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Roland Micro Cube GX Review

It seems to us that the development of amps and cabinets have broadly followed the developing design concepts and ideas of computers. And this Roland Micro Cube GX Review will provide an idea of how things have developed.

In the 60s, 70s, and the start of the 80s, IBM ruled the roost. Thought they were untouchable. Their computers were getting bigger and bigger until their 3080 series released in 1982, which often needed a water plant to cool it.

Others were making their computers smaller. IBM paid lip service to it. In 1987, just four years later, the 3080 series were finished as people went smaller. IBM paid the price for thinking ‘big is beautiful’. It wasn’t. Not humble enough to admit they made a mistake. Where are they now?

Amps and cabinets…

They got bigger and bigger. Some bands even took to the stage with dozens of Marshall 4 by 12s. Most of them were empty of speakers. Just for a ‘rock star’ look. Sad really.

Others were making their amps smaller and packed with sounds and effects. So small you could walk down the road with it in your hand. Some still thought big was beautiful. We can agree there are occasions when you need the power larger cabinets can provide. Not empty ones just for the look, though.

An alternative arrives…

But now amps like the little Roland Micro Cube GX pack in enough sounds for quite a few scenarios. They have become the laptop of the music world. Everything is packed into something you can carry down the road to the coffee shop.

The laptop puts computing in our briefcases. Amps like the Roland Micro Cube GX put some great sounds at our fingertips wherever we need them.

But before we take a look at this tiny amp, we should remind ourselves of who Roland is…

The Roland Corporation

There won’t be many that don’t know the name. Great and influential keyboards over 30 years. One of the best amps ever made in the Roland JC-120, and let’s not forget the TR808 and 909 drum machines. They influenced a whole new genre of new music.

And of course, one of their subsidiaries is Boss. Sound effects that have rocked the world and still do, as well as endless mixers and portable multi-track recorders. We could go on, but you get the picture.

One of the big players in the development of MIDI, today the Roland story just thunders on. They are one of the great contributors to music on the planet. Founded in 1972 in Osaka, Japan, they have grown to be one of the most influential manufacturers of musical equipment in the world.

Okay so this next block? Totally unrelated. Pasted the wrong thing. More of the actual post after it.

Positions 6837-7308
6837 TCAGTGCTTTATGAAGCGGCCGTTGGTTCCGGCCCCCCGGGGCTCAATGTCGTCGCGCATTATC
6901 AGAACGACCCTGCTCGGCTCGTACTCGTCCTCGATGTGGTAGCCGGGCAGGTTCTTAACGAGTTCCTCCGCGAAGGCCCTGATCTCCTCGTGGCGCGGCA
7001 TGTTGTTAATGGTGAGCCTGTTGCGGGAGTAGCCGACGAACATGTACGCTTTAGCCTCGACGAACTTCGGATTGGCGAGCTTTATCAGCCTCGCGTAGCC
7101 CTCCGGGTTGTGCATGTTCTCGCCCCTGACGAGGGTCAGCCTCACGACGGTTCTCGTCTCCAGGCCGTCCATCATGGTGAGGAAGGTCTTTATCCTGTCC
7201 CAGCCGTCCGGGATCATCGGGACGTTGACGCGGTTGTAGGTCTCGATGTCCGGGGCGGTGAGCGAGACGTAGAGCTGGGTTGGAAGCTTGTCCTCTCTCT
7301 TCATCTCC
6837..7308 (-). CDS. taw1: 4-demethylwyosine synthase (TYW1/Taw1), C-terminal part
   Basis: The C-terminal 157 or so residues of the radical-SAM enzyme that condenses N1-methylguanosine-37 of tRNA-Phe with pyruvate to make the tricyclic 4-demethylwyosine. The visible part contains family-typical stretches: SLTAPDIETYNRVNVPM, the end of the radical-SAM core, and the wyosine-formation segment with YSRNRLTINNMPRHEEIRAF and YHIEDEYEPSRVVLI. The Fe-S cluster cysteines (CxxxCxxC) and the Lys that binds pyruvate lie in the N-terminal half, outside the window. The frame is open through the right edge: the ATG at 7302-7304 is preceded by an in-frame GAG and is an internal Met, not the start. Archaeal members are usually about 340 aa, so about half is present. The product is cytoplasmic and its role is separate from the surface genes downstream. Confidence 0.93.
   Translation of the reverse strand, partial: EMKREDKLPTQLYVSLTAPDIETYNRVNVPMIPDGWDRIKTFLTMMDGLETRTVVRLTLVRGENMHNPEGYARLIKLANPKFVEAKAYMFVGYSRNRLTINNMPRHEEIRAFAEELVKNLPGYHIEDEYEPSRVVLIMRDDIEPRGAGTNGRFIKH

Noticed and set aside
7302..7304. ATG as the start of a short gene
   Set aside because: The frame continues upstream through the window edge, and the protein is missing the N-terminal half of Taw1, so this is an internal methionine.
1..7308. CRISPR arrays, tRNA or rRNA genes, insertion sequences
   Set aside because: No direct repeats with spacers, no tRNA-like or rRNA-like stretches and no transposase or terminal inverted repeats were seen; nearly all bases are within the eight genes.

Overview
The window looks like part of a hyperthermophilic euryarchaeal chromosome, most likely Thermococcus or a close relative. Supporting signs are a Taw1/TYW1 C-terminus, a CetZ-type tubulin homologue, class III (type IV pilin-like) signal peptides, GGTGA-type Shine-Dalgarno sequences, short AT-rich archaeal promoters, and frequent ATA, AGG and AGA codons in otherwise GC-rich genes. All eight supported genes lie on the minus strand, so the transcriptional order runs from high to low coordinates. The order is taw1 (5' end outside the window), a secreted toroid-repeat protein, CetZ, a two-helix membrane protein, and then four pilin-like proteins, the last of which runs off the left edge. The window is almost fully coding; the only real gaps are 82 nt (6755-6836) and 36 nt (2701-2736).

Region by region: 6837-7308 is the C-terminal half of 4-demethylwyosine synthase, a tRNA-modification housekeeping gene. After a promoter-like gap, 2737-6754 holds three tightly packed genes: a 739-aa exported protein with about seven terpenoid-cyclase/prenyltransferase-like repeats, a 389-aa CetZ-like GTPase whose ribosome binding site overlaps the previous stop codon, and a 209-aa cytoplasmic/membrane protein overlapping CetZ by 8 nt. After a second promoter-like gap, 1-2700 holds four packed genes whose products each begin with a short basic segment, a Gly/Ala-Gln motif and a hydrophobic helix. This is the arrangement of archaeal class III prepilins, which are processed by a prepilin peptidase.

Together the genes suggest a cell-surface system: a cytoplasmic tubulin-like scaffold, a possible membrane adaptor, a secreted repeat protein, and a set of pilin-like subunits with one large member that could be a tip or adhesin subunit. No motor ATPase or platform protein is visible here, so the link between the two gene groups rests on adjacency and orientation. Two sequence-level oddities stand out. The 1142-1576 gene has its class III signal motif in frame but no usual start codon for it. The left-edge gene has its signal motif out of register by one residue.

The Cube range has sold well over two million combos since 1978. They are still going strong and are highly thought of. So, let’s take a look at one of the more recent models.

Roland Micro Cube GX
Our rating:4.8 out of 5 stars (4.8 / 5)

Roland Micro Cube GX – Overview

The Micro Cube from Roland is one of the best selling amps over the last ten years. That must make it one of the most popular of all the battery-powered amps. This version, the Cube GX, keeps the compact size and the big sound of its older cousins. But it adds in a few additions and some improvements.

Best in Show award…

In 2013 it was given an award as the best amp in its category at NAMM. Bringing a new functionality to the most popular small amp clinched that particular accolade.

It is still lightweight, but it is still capable of delivering a decent punch. It now has some new amp models and awesome, typically excellent Roland effects. And it has a few other surprises along the way.

Getting the best out of the tech…

The i-Cube Link ensures that the Cube GX embraces modern technology. Connecting to your favorite device opens up a whole world of new possibilities. We shall discuss that more later on.

Versatility…

You can take it anywhere, use it on the beach, in the garden at parties, or just set it up in the garage. And every time you plug it in, you get that Roland sound. And all in a battery-powered little box.